United States coastal cities and towns are experiencing more coastal flooding than ever this season, a consequence of human influenced climate change. Scientists have warned of this problem growing much worse in the coming decades unless some serious changes are made.
According to various scientists, emissions in the atmosphere caused by the burning of fossil fuels, have caused the fastest rise in ocean levels since at least the dawn of Rome. Without our interference the report suspects that ocean levels would be rising much slower, or even falling.
Tidal flooding is becoming increasingly routine in places such as Miami Beach, Charleston, South Carolina, and Norfolk, Virginia. The floods often only produce one or two feet of saltwater, but have serious consequences. Grass and trees are killed, neighborhood streets are blocked, storm drains are clogged and freshwater supplies are polluted.
Worse still, entire island communities have been left stranded, as the roads leading to them from the mainland are submerged entirely underwater.
The new research suggests that these events are only warning signs compared to what’s to come.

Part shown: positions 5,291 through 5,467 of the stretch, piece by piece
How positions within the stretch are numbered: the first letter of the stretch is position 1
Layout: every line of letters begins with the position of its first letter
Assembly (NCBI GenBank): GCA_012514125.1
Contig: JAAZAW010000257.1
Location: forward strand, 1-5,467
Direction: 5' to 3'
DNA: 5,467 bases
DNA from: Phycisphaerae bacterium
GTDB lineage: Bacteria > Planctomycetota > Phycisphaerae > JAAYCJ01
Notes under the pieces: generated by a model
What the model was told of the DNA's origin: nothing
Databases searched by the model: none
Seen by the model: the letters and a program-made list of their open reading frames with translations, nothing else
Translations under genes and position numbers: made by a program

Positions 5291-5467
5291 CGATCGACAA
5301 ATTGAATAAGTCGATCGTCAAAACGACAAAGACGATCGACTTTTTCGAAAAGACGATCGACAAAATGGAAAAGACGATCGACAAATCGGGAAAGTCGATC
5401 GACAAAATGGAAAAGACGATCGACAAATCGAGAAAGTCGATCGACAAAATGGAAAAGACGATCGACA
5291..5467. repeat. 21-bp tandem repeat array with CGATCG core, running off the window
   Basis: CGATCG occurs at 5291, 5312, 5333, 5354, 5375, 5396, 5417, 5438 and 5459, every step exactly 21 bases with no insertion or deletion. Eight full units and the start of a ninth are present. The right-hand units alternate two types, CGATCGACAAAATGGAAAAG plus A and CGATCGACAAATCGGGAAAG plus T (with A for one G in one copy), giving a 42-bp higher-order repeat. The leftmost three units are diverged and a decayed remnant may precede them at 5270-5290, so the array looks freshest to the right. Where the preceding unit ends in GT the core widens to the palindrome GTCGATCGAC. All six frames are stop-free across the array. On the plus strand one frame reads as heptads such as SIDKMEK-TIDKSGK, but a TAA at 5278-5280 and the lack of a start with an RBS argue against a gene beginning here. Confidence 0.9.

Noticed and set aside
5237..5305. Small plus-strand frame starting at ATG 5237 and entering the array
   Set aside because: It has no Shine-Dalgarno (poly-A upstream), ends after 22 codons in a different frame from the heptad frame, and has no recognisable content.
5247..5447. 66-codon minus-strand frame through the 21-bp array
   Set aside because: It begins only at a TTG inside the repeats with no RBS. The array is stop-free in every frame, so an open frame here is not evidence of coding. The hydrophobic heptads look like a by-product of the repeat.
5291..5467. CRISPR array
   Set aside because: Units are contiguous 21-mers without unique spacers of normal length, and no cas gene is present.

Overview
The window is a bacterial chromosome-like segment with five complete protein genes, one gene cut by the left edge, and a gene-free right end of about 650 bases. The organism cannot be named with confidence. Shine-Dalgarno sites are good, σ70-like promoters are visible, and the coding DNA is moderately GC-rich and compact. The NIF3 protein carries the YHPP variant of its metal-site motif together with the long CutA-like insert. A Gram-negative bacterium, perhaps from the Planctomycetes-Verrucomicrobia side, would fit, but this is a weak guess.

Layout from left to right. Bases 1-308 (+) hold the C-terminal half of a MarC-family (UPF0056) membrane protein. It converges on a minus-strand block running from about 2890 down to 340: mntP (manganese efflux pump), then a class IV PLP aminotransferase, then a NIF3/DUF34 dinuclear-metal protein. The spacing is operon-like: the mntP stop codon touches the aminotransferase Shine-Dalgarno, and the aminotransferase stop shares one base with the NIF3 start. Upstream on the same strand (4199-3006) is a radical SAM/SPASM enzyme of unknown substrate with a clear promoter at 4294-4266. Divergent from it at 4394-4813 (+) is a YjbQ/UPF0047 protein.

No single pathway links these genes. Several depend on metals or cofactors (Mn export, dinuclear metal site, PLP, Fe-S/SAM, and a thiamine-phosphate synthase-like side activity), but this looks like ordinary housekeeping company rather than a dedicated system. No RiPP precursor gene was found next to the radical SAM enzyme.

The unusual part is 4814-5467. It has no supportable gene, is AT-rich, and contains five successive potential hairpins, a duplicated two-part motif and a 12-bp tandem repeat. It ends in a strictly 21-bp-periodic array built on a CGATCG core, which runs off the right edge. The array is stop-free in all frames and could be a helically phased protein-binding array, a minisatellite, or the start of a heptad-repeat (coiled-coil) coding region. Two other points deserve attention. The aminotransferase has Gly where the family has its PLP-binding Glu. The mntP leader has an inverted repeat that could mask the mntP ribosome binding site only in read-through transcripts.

“I think we need a new way to think about most coastal flooding,” said Benjamin H. Strauss, primary author of one of the studies released on Monday. “It’s not the tide. It’s not the wind. It’s us. That’s true for most of the coastal floods we now experience.”
In another study scientists reconstructed sea levels over time, confirming that this is likely the fastest rise in ocean levels at any point in the last 28 centuries, with a sharp increase over the last century, largely due to emissions and almost certainly caused by humans.
They forecasted that if emissions were continually produced at this high rate over the next few decades, the ocean could rise by as much as three to four feet by the next century. The situation could get so bad that many coastal communities will need to be completely abandoned.
These studies contribute to the already overwhelming amount of evidence of man-made climate change.
The climate in which humanity has prospered for the last few millennia, is being quickly and radically altered due to our actions, and yet there is little political will to deal with this issue.
“I think we can definitely be confident that sea-level rise going to continue to accelerate if there’s further warming, which inevitably there will be,” said Stefan Rahmstorf, professor of ocean physics at Germany’s Potsdam Institute for Climate Impact Research, and author of one of the recent studies.
An additional report used the new findings to calculate that around 75 per cent of the flooding now plaguing the East Coast are direct results of ocean level increases caused by human emissions. The report concludes the same is likely true of any coastal community in the world that has seen an increase of saltwater flooding.
Rising ocean levels also contribute in a limited degree to the storm surges we see along side hurricanes such as Katrina or Sandy.